National Library of Scotland exhibition preview
WE'RE standing in a storage room a few floors down in a secret corner of Edinburgh's National Library of Scotland. It's full of musty box files, metal shelving and neatly catalogued CDs. But that's not the whole story. In the middle of the low-ceilinged room, hanging from an empty shelf, there are two dresses in vibrant 1950s colours, and a regal off-white gown that could have been worn by Elizabeth I. There's even a ruff lying in a nearby plastic bag. Just along the row, Sally Harrower, the library's manuscripts curator, is running her hand over a gold lam kilt. "Alan Cumming," she says dreamily.
Feature about JM Barrie and Peter Pan.
PETER Pan might be the boy who wouldn't grow up, but he has no trouble proliferating. As we approach the 150th anniversary of the birth of JM Barrie, our appetite for the Kirriemuir writer's most famous creation appears to be insatiable. The boy from Neverland is everywhere.
By Duncan McLean. A National Theatre of Scotland review.
EVER since it started in 2006, Vicky Featherstone's National Theatre of Scotland has sought to redefine theatre. The company launched with a string of site-specific events in Aberdeen flats and Stornoway shops – and is now staging a show that is more country-and-western hoolie than conventional play. On an extensive Highland tour, Duncan McLean's Long Gone Lonesome is a curious hybrid of music and theatre that recalls the ceilidh spirit of John McGrath's The Cheviot, the Stag and the Black, Black Oil.
WITH not an Andalusian plain in sight, this House of Bernarda Alba is not exactly as Federico Garcia Lorca imagined it in 1936: it's less about pre-Franco oppression than post-credit-crunch neurosis. The closest we get to Spain is a Royal Doulton figurine of a flamenco dancer. And even that smashes on the plushly carpeted floor of Bernadette Alba's all-beige Glasgow living room as soon as the play begins.
The director on his National Theatre of Scotland preview.
DIRECTOR John Tiffany strides out of the disabled loo, backstage at the Citizens' Theatre, and proudly points to the toilet seat he has left standing upright. Just because he's working with a 12-strong female cast doesn't mean he's going to change the habit of a lifetime. They can put the seat down themselves.
22 April 2009 The Guardian
By Liz Lochhead/Dennis Kelly. National Theatre of Scotland review.
WHATEVER David Starkey may say about the feminisation of history, your average historical drama is a male-centred affair. That's why Liz Lochhead's 1987 classic stands out. It isn't merely that, in Mary and Elizabeth, she fields two regal women protagonists - after all, Schiller got there first in 1800 with Mary Stuart - it is that she sets loose a distinctively female sensibility on this tragedy about the rival queens of Scotland and England.
By Dennis Kelly. National Theatre of Scotland review.
WARNING! If your child is the sensitive type, the kind too delicate to watch Dr Who, then you should approach Our Teacher's a Troll with caution. For the monster in this National Theatre of Scotland production of Dennis Kelly's new play is truly frightening. Enormous, bulbous and ugly, with a voice just as unpleasant, he is enough to make anyone think twice before leaving the house, whether to the theatre, to school or wherever it is such foul creatures roam.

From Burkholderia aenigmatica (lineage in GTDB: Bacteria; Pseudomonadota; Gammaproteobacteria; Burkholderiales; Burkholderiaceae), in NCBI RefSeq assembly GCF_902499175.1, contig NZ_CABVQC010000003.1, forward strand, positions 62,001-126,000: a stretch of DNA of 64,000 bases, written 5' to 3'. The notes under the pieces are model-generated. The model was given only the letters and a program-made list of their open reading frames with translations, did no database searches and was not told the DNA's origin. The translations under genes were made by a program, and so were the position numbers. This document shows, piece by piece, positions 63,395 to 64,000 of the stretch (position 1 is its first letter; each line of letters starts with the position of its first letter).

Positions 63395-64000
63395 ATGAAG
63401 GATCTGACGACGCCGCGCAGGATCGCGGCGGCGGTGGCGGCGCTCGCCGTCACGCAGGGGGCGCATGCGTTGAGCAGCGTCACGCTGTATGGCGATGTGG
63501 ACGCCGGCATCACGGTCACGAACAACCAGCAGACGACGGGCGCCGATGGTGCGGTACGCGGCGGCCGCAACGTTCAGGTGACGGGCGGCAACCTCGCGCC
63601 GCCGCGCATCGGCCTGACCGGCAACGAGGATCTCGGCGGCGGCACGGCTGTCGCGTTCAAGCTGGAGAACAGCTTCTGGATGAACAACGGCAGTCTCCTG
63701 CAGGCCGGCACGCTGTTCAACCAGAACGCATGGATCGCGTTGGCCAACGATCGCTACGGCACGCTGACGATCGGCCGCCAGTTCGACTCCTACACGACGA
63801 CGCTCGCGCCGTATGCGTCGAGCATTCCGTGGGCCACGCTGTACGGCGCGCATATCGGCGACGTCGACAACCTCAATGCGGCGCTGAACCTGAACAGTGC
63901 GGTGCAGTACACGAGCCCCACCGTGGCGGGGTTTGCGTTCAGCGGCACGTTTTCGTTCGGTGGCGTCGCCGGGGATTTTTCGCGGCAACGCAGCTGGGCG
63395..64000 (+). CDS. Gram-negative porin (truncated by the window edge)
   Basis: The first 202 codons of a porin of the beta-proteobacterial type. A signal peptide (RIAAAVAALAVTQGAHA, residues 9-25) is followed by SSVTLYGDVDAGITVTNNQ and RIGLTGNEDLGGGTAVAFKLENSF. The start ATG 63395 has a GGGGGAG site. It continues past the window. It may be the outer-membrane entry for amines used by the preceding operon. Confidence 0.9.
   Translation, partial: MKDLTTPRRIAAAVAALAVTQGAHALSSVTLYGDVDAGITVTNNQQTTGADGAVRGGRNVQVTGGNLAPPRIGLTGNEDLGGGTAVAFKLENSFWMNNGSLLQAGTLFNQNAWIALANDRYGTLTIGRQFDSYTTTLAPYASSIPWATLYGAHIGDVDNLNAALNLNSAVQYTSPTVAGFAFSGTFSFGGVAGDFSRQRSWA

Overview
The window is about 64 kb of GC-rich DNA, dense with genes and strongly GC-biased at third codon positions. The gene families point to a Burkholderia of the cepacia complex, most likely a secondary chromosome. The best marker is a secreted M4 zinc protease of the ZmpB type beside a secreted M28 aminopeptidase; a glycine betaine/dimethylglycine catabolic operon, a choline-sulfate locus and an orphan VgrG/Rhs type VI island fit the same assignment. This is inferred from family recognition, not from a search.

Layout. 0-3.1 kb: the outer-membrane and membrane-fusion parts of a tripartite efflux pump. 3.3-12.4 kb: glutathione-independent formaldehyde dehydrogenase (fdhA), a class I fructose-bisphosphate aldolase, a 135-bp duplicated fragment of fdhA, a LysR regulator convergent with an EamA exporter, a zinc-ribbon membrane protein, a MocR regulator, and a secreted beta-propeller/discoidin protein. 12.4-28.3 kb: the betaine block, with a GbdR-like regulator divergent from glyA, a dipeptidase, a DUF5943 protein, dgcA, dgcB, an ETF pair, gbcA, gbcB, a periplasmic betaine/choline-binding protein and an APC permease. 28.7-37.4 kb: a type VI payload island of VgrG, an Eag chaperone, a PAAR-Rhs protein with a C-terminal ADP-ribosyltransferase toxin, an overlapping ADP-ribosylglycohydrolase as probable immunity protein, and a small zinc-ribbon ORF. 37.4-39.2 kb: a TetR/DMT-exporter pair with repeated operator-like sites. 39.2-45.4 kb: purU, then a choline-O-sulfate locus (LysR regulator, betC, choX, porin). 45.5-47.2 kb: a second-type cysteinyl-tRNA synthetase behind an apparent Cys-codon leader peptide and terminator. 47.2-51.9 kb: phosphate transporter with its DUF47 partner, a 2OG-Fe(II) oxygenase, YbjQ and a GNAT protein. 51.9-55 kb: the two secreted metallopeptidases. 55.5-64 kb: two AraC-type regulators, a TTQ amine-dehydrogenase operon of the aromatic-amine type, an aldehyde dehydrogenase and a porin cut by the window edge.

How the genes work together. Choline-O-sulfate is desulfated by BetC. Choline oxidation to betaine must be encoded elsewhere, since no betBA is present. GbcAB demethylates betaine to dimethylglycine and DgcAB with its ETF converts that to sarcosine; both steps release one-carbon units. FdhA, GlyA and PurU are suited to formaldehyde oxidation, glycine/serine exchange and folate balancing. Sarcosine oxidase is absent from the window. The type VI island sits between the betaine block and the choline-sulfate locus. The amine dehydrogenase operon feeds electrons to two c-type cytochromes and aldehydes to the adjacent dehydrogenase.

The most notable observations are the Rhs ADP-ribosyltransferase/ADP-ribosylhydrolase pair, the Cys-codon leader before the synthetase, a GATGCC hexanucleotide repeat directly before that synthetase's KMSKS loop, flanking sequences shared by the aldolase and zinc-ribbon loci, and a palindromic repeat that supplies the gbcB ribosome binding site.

By Liz Lochhead. National Theatre of Scotland review.
IF you have seen a production of Liz Lochhead's historical drama, it almost certainly had the actors at one end of the room and the audience at the other. This revival by the National Theatre of Scotland, however, is different. Travelling the Highlands and Islands with its own purpose-built stage and seating unit, the NTS offers a very intimate insight by placing the audience on all four sides of the stage.
WE could be anywhere. On the other side of the car park is a Subway and a Pizza Hut. Over the roundabout, a 24-hour Tesco. Around the corner, a leisure centre. And everywhere, the endless flow of cars. Above all, stretching out into the distance, there are bland, modern houses: neat cubes with white garage doors, tidy patios and small windows.
IF Ian McDiarmid had set out to write a play about a priest accused of sexually assaulting a 15-year-old boy, there's a strong likelihood it would have turned out like David Harrower's Blackbird or David Mamet's Oleanna.
21 January 2009 Variety
IT'S a tantalizing proposition: John Tiffany, helmer of the world-conquering Black Watch teaming with Ian McDiarmid, vet actor and former director of London's Almeida Theater, on an adaptation of an acclaimed novel by Andrew O'Hagan . If the results are not as explosive as that lineup portends, the National Theater of Scotland production of "Be Near Me" is nevertheless an absorbing, thoughtful drama, as befits a story of loneliness, self-deception and misplaced sexual desire. It also recalls the knotty theatrical arguments of Ibsen, Shaw or Miller
4 January 2009 Scotland on Sunday
IAN McDiarmid is the most reluctant of Hollywood stars. A more flighty actor would have taken offence when, at the red-carpet premiere of Star Wars: The Phantom Menace in 1999, none of the photographers knew who he was. But the Carnoustie-born psychology graduate laughed at the oversight. He couldn't blame them given that he was not wearing the prosthetic make-up that had transformed him into the dark lord Emperor Palpatine in 1983's Return Of The Jedi , and, in any case, McDiarmid revelled in his anonymity.
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